Allergic rhinitis is the result of an excessive reaction of the immune system to a foreign substance to the body, known as an allergen. There are many allergens and sensitivity to one or another varies among individuals.
THE 4 MAIN TRIGGERS OF ALLERGIC RHINITIS ARE:
- Pollen from plants/trees, which lead to what is commonly known as hay fever
- Animal hair
- Dust mites
Upon contact with an allergen, the overly sensitive body of an allergic subject triggers an inflammatory reaction to defend itself. It releases histamines and other inflammatory substances, leading to the dilatation of blood vessels and increase in secretions, that are the symptoms of allergic rhinitis.
THE MAIN SYMPTOMS OF ALLERGIC RHINITIS:
- Repeated sneezing
- Nasal discharge
- Nasal irritation
HOW MANY PEOPLE ARE AFFECTED?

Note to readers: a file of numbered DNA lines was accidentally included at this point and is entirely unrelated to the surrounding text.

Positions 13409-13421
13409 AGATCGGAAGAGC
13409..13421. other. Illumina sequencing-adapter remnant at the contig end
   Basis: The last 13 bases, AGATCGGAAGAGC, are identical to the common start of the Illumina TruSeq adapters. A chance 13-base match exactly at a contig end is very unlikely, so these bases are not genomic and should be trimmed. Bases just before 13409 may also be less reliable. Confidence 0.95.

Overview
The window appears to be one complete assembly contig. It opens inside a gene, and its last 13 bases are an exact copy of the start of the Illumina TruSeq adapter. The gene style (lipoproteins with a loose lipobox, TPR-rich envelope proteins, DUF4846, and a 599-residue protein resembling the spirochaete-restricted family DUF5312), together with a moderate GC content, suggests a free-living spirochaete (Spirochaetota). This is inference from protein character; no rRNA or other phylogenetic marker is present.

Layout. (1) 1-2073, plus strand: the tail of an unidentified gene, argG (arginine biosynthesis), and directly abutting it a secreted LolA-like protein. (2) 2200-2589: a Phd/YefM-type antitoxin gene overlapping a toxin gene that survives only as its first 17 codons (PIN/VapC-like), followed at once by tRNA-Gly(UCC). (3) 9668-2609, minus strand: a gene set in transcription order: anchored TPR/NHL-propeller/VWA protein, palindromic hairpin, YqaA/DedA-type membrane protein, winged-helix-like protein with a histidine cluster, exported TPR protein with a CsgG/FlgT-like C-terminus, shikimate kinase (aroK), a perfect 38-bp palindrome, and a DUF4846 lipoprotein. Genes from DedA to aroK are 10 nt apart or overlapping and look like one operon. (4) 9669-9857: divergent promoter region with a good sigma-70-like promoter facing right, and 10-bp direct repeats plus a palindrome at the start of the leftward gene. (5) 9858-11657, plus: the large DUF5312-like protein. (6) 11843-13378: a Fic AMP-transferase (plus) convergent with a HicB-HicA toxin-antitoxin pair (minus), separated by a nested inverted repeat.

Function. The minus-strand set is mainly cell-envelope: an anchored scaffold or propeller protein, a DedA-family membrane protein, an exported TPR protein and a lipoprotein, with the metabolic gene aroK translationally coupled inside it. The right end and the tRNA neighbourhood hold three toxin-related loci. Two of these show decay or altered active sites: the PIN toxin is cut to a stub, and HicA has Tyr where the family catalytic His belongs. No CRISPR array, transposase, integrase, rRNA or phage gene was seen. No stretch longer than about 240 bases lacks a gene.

Allergic rhinitis was believed to affect almost one third of the French adult population in 2006.
Epidemiological data shows that more than 15% of subjects aged 15 to 50 years have allergic rhinitis caused by pollen: this is what is known as “hayfever”. Worldwide, allergic rhinitis is believed to affect 10 to 25% of the population and its prevalence is constantly on the increase.. This makes allergic rhinitis the most common allergic disease.
ALLERGIC RHINITIS, TAKE IT SERIOUSLY:
Respiratory allergies have a considerable impact on daily life: disturbed sleep, tiredness, poor performance, bad mood… Left untreated, allergies can become a genuine obstacle, especially for teenagers and children during exam time or schooling.
Untreated allergic rhinitis may deteriorate into asthma:
- 20 to 40% of patients with allergic rhinitis have asthma
- 80% of patients with asthma have allergic rhinitis
CFOA, March 2009, Press Kit, moderate to severe allergic rhinitis, the true face of the handicap.